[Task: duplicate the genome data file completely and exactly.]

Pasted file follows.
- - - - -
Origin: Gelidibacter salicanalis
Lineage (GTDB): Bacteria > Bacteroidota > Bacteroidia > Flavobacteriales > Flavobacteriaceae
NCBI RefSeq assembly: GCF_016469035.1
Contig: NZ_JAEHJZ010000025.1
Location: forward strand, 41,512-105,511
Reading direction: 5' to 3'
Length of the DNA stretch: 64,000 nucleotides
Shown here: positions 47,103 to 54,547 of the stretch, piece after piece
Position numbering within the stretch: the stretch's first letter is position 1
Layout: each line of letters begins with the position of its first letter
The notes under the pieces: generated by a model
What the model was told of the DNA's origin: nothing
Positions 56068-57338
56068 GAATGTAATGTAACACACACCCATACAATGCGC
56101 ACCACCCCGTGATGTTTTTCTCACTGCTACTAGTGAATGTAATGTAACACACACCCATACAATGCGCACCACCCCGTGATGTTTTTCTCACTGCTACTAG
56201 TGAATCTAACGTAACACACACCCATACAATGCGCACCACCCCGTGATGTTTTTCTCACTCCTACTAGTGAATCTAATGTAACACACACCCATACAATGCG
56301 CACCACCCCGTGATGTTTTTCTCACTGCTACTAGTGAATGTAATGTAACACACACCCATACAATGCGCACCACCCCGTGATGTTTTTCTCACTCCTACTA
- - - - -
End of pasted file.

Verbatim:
Origin: Gelidibacter salicanalis
Lineage (GTDB): Bacteria > Bacteroidota > Bacteroidia > Flavobacteriales > Flavobacteriaceae
NCBI RefSeq assembly: GCF_016469035.1
Contig: NZ_JAEHJZ010000025.1
Location: forward strand, 41,512-105,511
Reading direction: 5' to 3'
Length of the DNA stretch: 64,000 nucleotides
Shown here: positions 47,103 to 54,547 of the stretch, piece after piece
Position numbering within the stretch: the stretch's first letter is position 1
Layout: each line of letters begins with the position of its first letter
The notes under the pieces: generated by a model
What the model was told of the DNA's origin: nothing
Positions 56068-57338
56068 GAATGTAATGTAACACACACCCATACAATGCGC
56101 ACCACCCCGTGATGTTTTTCTCACTGCTACTAGTGAATGTAATGTAACACACACCCATACAATGCGCACCACCCCGTGATGTTTTTCTCACTGCTACTAG
56201 TGAATCTAACGTAACACACACCCATACAATGCGCACCACCCCGTGATGTTTTTCTCACTCCTACTAGTGAATCTAATGTAACACACACCCATACAATGCG
56301 CACCACCCCGTGATGTTTTTCTCACTGCTACTAGTGAATGTAATGTAACACACACCCATACAATGCGCACCACCCCGTGATGTTTTTCTCACTCCTACTA